Additionally, during annual open enrollment when you can change health insurance plans, you may consider choosing a plan in which your preferred provider is in network.
How easy is it to access this doctor?
Try to determine how often you’ll need to schedule visits with your provider. If they’re located far away, do they offer telehealth visits as a more convenient option? Also, consider how far in advance you need to book. Some popular specialists book out months in advance, so if you need to see them more frequently and urgently, this may be a dealbreaker for you.
Does this doctor’s office have the technology that’s important to me?
For example, you may prefer the open environment of Cone Beam CT scans because traditional CT scans where you lie down in a tube make you feel claustrophobic. Or you might want a doctor who offers online appointment booking for your convenience. Inquiring about these things is part of patient autonomy and can help you make the most informed decision about your care.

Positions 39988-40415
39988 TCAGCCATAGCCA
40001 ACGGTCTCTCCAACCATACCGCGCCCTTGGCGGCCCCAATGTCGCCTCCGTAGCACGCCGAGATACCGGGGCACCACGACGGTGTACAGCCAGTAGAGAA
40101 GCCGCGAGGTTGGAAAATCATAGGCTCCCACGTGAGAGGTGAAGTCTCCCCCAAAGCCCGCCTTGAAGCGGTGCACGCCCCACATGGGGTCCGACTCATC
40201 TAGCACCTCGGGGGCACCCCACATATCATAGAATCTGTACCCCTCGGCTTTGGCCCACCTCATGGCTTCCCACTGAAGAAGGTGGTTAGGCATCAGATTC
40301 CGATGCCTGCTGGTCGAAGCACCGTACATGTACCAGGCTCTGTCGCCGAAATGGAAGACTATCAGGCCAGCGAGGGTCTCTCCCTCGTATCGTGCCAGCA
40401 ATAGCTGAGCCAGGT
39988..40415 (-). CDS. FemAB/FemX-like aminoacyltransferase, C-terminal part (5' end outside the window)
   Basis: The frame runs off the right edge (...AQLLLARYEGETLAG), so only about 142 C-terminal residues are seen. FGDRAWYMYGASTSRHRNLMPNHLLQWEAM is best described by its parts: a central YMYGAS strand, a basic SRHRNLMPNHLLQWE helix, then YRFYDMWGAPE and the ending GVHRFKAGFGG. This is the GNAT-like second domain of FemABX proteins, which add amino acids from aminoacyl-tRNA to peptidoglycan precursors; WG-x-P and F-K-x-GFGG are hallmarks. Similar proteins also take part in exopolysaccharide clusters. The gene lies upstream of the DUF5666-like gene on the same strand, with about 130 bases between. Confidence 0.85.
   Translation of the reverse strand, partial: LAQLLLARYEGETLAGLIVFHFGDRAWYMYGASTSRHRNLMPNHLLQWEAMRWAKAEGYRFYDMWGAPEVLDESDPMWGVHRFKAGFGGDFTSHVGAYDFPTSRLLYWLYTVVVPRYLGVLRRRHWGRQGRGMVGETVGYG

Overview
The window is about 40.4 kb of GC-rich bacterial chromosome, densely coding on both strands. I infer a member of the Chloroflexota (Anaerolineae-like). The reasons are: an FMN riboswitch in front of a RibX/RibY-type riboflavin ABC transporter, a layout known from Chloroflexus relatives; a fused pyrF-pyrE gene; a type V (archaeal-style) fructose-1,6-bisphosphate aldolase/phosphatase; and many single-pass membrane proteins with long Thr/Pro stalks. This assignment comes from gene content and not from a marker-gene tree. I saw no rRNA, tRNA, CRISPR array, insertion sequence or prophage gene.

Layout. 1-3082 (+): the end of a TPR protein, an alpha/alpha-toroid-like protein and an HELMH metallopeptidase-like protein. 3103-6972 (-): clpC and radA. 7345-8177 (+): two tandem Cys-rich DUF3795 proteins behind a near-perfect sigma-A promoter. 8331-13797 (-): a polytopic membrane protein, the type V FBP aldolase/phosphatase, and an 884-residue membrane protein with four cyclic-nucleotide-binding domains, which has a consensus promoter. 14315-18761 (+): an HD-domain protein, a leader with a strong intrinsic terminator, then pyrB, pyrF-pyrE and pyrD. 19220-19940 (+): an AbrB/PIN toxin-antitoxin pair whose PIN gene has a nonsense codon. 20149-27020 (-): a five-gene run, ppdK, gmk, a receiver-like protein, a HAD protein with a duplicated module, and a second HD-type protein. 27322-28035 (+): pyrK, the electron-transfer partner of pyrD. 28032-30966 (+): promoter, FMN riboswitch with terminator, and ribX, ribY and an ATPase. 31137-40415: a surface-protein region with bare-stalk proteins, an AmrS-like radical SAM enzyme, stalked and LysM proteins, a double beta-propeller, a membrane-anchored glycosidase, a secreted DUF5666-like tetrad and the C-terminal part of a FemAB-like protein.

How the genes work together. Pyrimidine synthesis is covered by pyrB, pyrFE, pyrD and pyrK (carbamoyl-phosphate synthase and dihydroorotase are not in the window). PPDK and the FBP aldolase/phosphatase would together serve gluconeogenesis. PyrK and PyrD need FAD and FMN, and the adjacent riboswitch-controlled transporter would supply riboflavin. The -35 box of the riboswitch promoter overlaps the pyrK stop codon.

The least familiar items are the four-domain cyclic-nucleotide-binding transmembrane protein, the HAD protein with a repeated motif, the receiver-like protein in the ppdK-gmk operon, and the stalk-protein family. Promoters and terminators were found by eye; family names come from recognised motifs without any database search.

Does this provider have the clinical expertise for my specific health conditions?
There may be 50 endocrinologists in your area, but if you’re living with Graves’ Disease, you’re probably most interested in a specialist who has extensive experience treating patients with this condition and keeps up-to-date on the latest research and clinical trials for Graves’ Disease. In fact, 55% of people living with a rare disease rated clinical expertise as the most important factor in choosing a doctor.
In situations like this, online reviews and recommendations from friends are typically of little use. You’ll need a resource built specifically for this use case, which is exactly what MediFind is. Using machine learning and a team of medical experts, MediFind sources the best and most accurate information—including recent clinical research each doctor has participated in—so you can make the best decision about which specialist to choose.
Can I trust online review sites or recommendations from loved ones?